Tipu Sultan

(First of a two-part series on Tipu Sultan’s invasion of Travancore)

Once upon a time there was a wall that spanned the narrow breadth of Kerala from the Arabian Sea to the Western Ghats. It was not as tall or long as the Great Wall of China or Hadrian’s Wall, those great defensive lines of yore, but it was no different in function. The Kingdom of Travancore in southern Kerala built this wall to defend themselves from formidable northern foes. China’s wall defended her from Eurasian hordes and Hadrian’s Wall in northern England kept away the fearsome Picts from Roman Britain. The wall across Kerala, called the Travancore Lines or “Nedumkotta”, faced the invasion of Tipu Sultan, the Tiger of Mysore. In the first part of this two-part series we look at the creation of the Wall and the events leading to Tipu’s invasion of 1789. The second part will narrate how Tipu’s ambitions floundered at what he called “The Contemptible Wall”.

Decades before Mysore invaded, there were plans to build fortifications to protect Travancore from the powerful kingdom of Calicut. Around 1759, the great King of Travancore, Rama Varma “Dharma Raja”, perceived another threat on the horizon. He understood that Mysore could conquer entire Malabar (northern Kerala) and subsequently invade Travancore. After all, under a certain general named Hyder Ali Khan, Wodeyar-ruled Mysore was becoming increasingly powerful. Mysore’s highly mobile armies were feared by all: a strong and strategically located wall could break this juggernaut. Dharma Raja decided to build this Wall in the territories of his lesser northern neighbor (and ally), the state of Cochin. Geography, resources and supply lines decided the course of the Wall, which European sources termed “Travancore Lines”. On completion in 1764, the Wall stretched about 30 miles, from the western seaboard (from a fort north of present-day Kochi city) to the Western Ghats. Consider the physical map of Kerala – this span is a narrow gap between the sea and the hostile mountains. The enemy had little room for maneuver and would be funneled towards the Wall. Some believe that ancient fortifications long existed along this gap, and that Travancore simply built over these.

In 1761, Hyder Ali deposed the Wodeyar dynasty and became Sultan of Mysore. He had previously conquered parts of Malabar for his former patron. He now decided to annex entire Kerala to control the spice trade and to claim Kerala’s wealth. Between 1761 and 1778, multiple invasions and suppression campaigns brought Malabar under Hyder Ali. Some military campaigns were led by Hyder’s heir, Prince Fateh Ali Tipu. In 1766, Calicut was defeated and her ruler, the exalted 117th Zamorin, immolated himself as Mysore’s forces closed in. Tens of thousands were killed or displaced in this period. Refugees of all religions, classes and castes poured into Travancore. Mysore had indeed become the great northern threat for Travancore – the Wall would be tested soon.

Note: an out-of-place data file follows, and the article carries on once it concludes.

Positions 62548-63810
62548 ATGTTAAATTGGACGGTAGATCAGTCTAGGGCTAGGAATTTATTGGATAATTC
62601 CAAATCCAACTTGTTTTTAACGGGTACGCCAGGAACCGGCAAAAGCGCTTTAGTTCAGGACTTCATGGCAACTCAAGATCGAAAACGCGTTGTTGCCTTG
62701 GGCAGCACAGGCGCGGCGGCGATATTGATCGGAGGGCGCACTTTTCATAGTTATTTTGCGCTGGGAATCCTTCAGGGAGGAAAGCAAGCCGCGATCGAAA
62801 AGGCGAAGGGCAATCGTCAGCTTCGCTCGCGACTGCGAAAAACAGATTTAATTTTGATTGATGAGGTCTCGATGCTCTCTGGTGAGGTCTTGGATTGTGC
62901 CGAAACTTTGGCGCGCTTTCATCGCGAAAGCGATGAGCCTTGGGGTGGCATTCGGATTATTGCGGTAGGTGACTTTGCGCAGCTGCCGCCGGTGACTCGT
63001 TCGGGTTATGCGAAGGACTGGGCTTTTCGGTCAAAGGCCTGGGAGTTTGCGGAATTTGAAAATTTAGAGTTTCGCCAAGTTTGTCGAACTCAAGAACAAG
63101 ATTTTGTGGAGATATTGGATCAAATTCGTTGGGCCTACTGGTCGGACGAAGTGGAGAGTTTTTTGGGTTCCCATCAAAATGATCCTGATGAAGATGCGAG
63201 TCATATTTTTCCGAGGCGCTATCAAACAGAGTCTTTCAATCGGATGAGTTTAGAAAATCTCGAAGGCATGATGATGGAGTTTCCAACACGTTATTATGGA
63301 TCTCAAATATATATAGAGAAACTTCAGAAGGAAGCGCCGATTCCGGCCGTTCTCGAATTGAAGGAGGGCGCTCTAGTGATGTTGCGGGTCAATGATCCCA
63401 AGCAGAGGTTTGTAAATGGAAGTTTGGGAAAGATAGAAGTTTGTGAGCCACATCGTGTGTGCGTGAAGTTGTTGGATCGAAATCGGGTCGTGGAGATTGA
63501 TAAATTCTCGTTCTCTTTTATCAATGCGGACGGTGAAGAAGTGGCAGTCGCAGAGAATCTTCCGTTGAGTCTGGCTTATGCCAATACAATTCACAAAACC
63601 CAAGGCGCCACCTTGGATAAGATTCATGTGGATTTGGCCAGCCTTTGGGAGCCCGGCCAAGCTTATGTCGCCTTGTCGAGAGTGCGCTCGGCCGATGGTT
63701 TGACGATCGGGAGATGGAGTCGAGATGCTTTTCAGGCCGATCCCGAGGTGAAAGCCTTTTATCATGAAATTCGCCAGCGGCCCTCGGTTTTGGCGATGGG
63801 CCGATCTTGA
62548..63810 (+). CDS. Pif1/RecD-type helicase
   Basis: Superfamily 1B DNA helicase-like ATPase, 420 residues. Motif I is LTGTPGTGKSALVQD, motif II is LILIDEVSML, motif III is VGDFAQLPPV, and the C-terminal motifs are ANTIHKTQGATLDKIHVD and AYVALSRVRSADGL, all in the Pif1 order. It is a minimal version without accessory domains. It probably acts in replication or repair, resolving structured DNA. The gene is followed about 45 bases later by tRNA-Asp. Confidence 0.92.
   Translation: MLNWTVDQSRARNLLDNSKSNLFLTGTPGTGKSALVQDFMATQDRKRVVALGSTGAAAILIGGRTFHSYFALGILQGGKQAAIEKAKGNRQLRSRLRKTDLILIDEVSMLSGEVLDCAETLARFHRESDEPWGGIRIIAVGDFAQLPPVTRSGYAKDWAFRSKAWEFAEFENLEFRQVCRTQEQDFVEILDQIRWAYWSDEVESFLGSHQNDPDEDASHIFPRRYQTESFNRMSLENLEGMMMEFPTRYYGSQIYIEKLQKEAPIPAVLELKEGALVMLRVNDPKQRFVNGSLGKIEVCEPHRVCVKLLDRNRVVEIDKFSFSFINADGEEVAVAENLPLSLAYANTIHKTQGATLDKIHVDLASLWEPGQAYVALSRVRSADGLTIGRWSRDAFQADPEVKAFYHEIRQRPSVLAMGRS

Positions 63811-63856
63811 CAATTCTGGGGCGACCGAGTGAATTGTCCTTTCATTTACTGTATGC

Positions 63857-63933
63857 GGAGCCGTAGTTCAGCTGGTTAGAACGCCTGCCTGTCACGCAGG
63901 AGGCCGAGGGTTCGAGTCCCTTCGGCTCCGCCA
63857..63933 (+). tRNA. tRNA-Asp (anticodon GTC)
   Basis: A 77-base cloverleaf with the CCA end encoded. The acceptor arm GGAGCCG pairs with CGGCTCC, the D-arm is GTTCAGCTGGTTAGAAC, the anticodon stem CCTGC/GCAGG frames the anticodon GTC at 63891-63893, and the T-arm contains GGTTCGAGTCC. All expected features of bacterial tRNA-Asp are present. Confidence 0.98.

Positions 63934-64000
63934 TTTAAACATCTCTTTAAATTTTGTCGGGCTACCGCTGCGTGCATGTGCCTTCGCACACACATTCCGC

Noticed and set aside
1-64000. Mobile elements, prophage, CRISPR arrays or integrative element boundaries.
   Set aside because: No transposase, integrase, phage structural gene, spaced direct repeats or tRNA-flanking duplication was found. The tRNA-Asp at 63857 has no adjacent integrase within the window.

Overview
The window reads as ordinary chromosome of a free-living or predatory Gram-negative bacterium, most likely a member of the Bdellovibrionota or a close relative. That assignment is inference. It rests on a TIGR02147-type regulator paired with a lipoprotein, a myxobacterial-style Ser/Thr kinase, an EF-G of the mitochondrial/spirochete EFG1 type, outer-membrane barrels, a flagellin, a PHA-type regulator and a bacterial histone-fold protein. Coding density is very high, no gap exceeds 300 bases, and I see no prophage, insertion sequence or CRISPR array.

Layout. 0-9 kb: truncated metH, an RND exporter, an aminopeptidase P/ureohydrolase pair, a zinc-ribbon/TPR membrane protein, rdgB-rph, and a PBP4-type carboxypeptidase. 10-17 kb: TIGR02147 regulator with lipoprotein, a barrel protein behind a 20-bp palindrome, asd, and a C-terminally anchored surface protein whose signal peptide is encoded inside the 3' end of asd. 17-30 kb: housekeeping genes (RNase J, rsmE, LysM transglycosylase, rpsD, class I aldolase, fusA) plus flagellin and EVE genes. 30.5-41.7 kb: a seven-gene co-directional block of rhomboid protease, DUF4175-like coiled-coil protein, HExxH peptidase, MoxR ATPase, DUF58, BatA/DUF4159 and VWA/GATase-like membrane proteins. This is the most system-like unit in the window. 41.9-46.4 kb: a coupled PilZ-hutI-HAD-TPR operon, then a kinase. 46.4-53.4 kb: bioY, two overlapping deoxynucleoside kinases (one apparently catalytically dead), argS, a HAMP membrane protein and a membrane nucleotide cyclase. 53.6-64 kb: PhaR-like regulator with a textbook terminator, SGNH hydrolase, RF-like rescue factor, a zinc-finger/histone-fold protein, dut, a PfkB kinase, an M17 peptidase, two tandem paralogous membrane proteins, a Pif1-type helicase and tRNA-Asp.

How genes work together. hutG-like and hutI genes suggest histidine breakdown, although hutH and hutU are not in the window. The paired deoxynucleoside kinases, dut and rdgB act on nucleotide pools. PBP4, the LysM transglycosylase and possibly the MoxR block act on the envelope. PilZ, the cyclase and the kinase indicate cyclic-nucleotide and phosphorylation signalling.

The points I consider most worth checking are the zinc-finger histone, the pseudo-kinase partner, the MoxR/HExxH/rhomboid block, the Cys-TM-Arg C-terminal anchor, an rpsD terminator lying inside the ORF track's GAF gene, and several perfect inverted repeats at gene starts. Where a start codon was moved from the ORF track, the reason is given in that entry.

Let’s take a closer look at the Wall. It was designed and built by Eustachius De Lannoy, the Dutch commander who lost the decisive Battle of Colachel (1741) against Dharma Raja’s predecessor. De Lannoy had bent the knee; over the years he rose to become the commander of Travancore’s armed forces! He was a brilliant strategist and builder and had created bristling defenses for his adoptive homeland. His Wall was 40 feet tall and 30 feet thick. It was built with clay, mud and laterite and reinforced with stones and granite. Unlike the towering walls of old, such squat walls were better defenses against modern siege guns and mines. The Wall was protected by a trench 20-foot deep and 16-foot wide. Additionally, a thick hedge of thorny shrubs was placed beyond the trench. The Wall was well-stocked and garrisoned. It had citadels, underground tunnel networks, barracks, arsenals and supply depots. It was a great barrier to any invader coming from the north.

In 1777 De Lannoy died and his immediate successor was far less capable: Hyder Ali now tried to cow down Travancore into submission with threats and diplomacy. Dharma Raja refused and pointed out his alliances with the East India Company, Mysore’s great foe, and the Dutch (long tamed since Colachel). The enraged Sultan launched an invasion. However, he retreated just before reaching the Wall due to a sudden rebellion in Malabar and more pressing matters in the Carnatic region. Hyder Ali invaded the Carnatic in 1780, setting off the Second Anglo-Mysore War. He planned to return to Travancore once he dealt with the British. However, Hyder Ali died suddenly (of a carbuncle on his back) in 1782 and Prince Tipu ascended the throne. In 1784, Tipu Sultan and the fatigued British agreed to end the war. Tipu quietly rebuilt his strength now; he was determined to conquer Travancore and crush the British in the next war. He would get his pretext for war soon …..

PS: This is my article in DNA published on August 4, 2019. Here’s the link to the original article.

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The Sikh Empire’s Expedition to Balakot

Maharaja Ranjit Singh

A few weeks ago, the Indian Air Force’s Balakot airstrike using French-built Mirage-2000s bought India and Pakistan to the brink of war, and perhaps changed the regional dynamics forever. Balakot has a history which has been a subject of much interest in the past few days: it was the site of the end of Syed Ahmad Barelvi’s Jihad at the hands of the Sikh Empire. Today we look at this history and another curious fact – this was not the first time that French weaponry has been wielded against Islamist fanatics in this region.